The Announcement: Tacitus' Dialogus De Oratoribus as the Prelude to His Annales

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The Announcement: Tacitus' Dialogus De Oratoribus as the Prelude to His Annales

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Title: The Announcement: Tacitus' Dialogus De Oratoribus as the Prelude to His Annales
Author: Glen, Leonie
Citation: Glen, Leonie. 2016. The Announcement: Tacitus' Dialogus De Oratoribus as the Prelude to His Annales. Master's thesis, Harvard Extension School.
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Abstract: This paper investigates the chronological, contextual, and literary placement of the Dialogus de Oratoribus, a work by the Roman historian Tacitus. The work is atypical for this author, and scholars tend to situate it amongst his earlier works, the Agricola and Germania, both written shortly after the death of the emperor Domitian in 96 CE. Why did Tacitus write a dialogue on the merits and decline of public oratory, deliberately modeled on Cicero, and give it a dramatic date of 75 CE, six years into the “happy” reign of the emperor Vespasian? What is the significance of the characters and their positions? Why does the debate end not only without resolution, but even with a flourish of contradictions?

This study uses the letters of Pliny the Younger to establish a call-and-response between the two authors and thereby establish a terminus post quem for the Dialogus of 108-109, or contemporary to Book 9 of Pliny’s Epistulae. Tacitus’ use of Ciceronian intertext, referents, and historical context helps to situate the Dialogus in theme and tone as closer to the mature disillusionment of the Annales.

The Dialogus’ character of Vipstanus Messalla not only acts as a bridge from Tacitus’ Histories to the Dialogus, but, more importantly, by his kinship with one of the most infamous delatores (imperial prosecutorial informants), Messalla acts as a bridge between the Dialogus and the Annales; both works share an atmosphere of menace and fear attendant upon acts of speech. Lastly, this paper examines Tacitus’ concern with his own literary placement and the gloria that only the written word can achieve. Does this glory come only with risking one’s life to speak the truth? The trial of the historian Cremutius Cordus, in Annales 4, speaks to that concern, and the speech of Cremutius in the senate triggers a comparison with the historian’s depiction in an early work by Annaeus Seneca, his Consolatio ad Marciam, a "letter" written to Cremutius’ daughter. Seneca is a pivotal figure in the Neronian hexad of the Annales, and his name is strangely absent from the various catalogues of authors and orators in the Dialogus. Curiatius Maternus of the Dialogus, a tragedian, the man who announces that his Thyestes will say whatever his Cato has left out, acts as a metonym for tragedy and champion of the written word and thus connects the Diaolgus to the Annales further. His literary relationship to Seneca, a tragedian and Stoic philosopher, tutor and victim of the emperor Nero, becomes increasingly clear and compelling if one examines Annales 14 as a tragedy with close paralells to the praetexta Octavia and Seneca’s Oedipus.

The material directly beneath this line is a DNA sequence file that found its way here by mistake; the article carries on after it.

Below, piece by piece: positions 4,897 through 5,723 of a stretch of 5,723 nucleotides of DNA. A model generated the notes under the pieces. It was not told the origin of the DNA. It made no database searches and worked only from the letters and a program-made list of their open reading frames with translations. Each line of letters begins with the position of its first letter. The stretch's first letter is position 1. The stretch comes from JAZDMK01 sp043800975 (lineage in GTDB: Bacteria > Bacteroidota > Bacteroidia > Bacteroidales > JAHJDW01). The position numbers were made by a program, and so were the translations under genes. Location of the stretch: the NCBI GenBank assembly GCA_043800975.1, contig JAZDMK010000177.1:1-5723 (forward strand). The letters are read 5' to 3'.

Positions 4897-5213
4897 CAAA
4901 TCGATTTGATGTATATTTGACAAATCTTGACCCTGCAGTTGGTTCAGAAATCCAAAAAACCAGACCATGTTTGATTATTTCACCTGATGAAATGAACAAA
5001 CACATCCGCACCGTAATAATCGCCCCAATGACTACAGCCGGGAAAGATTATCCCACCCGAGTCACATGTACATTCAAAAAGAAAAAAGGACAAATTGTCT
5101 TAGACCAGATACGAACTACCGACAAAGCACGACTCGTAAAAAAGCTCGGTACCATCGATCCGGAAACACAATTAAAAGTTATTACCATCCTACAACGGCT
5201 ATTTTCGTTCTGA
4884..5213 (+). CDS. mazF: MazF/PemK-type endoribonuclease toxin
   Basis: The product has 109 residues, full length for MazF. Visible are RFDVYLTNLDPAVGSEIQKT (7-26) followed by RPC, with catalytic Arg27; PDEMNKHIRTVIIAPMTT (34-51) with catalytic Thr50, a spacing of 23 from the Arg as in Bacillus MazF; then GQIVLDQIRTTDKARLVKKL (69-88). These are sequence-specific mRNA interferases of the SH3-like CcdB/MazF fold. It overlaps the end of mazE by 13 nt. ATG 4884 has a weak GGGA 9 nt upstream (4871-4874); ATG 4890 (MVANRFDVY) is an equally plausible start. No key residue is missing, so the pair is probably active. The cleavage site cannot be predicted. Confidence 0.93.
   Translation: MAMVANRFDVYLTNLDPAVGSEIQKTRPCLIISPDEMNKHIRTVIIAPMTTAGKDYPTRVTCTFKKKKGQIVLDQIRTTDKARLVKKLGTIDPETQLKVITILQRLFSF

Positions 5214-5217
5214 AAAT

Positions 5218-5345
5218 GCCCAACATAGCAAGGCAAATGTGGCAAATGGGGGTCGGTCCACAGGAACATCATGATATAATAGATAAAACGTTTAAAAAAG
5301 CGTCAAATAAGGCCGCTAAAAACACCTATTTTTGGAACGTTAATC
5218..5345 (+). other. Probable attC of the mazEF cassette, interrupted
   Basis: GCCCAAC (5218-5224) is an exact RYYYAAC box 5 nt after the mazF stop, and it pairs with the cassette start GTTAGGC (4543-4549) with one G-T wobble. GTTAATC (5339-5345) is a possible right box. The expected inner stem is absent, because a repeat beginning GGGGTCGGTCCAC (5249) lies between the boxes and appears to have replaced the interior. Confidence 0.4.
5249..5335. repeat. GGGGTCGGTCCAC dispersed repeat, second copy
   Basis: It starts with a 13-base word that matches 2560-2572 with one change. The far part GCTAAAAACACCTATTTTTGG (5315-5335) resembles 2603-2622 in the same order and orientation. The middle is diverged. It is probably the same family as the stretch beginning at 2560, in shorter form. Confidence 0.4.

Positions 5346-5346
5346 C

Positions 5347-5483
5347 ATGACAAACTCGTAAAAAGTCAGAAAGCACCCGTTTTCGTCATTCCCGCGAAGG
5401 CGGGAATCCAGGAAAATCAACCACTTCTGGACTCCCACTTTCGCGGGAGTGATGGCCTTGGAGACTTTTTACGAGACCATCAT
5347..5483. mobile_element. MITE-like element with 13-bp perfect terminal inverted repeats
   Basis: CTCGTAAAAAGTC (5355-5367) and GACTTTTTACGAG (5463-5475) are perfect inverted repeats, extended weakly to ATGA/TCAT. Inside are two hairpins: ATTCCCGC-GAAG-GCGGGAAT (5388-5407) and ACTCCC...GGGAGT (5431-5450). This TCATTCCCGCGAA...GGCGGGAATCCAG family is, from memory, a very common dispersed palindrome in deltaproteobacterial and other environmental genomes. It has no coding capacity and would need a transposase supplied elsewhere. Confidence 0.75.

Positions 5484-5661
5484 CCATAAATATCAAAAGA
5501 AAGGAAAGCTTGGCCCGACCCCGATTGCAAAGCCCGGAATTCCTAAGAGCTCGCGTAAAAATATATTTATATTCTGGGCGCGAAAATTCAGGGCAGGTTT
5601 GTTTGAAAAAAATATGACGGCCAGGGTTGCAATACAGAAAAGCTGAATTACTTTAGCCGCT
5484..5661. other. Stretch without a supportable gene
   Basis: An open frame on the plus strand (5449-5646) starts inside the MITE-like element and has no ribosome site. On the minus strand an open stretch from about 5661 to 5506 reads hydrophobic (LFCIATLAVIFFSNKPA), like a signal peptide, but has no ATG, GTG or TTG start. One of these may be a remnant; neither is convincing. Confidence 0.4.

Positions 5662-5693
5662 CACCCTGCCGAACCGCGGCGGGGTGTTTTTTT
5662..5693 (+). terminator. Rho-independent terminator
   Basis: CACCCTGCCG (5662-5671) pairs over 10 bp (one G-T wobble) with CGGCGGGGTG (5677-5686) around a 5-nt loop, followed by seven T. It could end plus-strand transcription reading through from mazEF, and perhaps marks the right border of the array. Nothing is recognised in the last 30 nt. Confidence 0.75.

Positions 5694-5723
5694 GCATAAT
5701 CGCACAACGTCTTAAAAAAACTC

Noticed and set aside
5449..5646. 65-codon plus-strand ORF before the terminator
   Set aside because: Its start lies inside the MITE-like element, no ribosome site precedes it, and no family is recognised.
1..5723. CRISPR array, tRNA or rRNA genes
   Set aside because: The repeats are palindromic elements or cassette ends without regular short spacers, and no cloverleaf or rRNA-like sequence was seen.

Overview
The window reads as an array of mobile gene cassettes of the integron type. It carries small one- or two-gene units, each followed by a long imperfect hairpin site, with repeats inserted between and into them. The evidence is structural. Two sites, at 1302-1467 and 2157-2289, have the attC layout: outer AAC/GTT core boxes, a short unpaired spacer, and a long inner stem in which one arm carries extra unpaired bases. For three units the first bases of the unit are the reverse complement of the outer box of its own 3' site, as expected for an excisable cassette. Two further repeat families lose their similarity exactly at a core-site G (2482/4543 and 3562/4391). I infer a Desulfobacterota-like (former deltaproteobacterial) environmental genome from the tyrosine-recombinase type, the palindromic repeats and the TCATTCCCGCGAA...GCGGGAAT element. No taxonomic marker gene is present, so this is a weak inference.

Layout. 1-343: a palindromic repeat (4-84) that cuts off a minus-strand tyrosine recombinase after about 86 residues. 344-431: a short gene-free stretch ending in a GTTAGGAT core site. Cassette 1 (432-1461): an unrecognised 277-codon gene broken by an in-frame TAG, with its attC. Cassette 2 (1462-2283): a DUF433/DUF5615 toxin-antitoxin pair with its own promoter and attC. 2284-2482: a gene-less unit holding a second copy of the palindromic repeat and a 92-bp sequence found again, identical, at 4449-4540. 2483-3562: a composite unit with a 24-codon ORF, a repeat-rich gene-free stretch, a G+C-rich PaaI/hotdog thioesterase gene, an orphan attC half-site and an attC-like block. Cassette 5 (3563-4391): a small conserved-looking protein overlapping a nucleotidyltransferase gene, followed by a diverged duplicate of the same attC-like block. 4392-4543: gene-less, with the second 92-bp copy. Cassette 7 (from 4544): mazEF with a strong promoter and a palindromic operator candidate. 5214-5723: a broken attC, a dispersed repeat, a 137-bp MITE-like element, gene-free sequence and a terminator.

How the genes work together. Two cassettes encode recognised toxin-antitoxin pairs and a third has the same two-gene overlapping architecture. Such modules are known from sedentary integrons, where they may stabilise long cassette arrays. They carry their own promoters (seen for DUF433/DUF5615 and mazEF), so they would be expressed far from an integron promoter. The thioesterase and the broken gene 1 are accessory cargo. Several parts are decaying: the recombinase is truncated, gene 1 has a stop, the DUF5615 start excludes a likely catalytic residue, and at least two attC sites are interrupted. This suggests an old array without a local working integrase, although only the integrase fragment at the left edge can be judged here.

A look at the suicide scenes and last words of Seneca, the poet Lucan (nephew of Seneca), the author Petronius, and Thrasea Paetus, the Stoic and biographer of Cato, will close the study. Throughout, a close look at diction, semantics, and other narratological devices will work to establish a strong connection between the Dialogus and the Annales and thus cement the Dialogus’ placement as not only the penultimate work of Tacitus, but an announcement for his upcoming grand finale, the Annales.
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Citable link to this page: http://nrs.harvard.edu/urn-3:HUL.InstRepos:33797296
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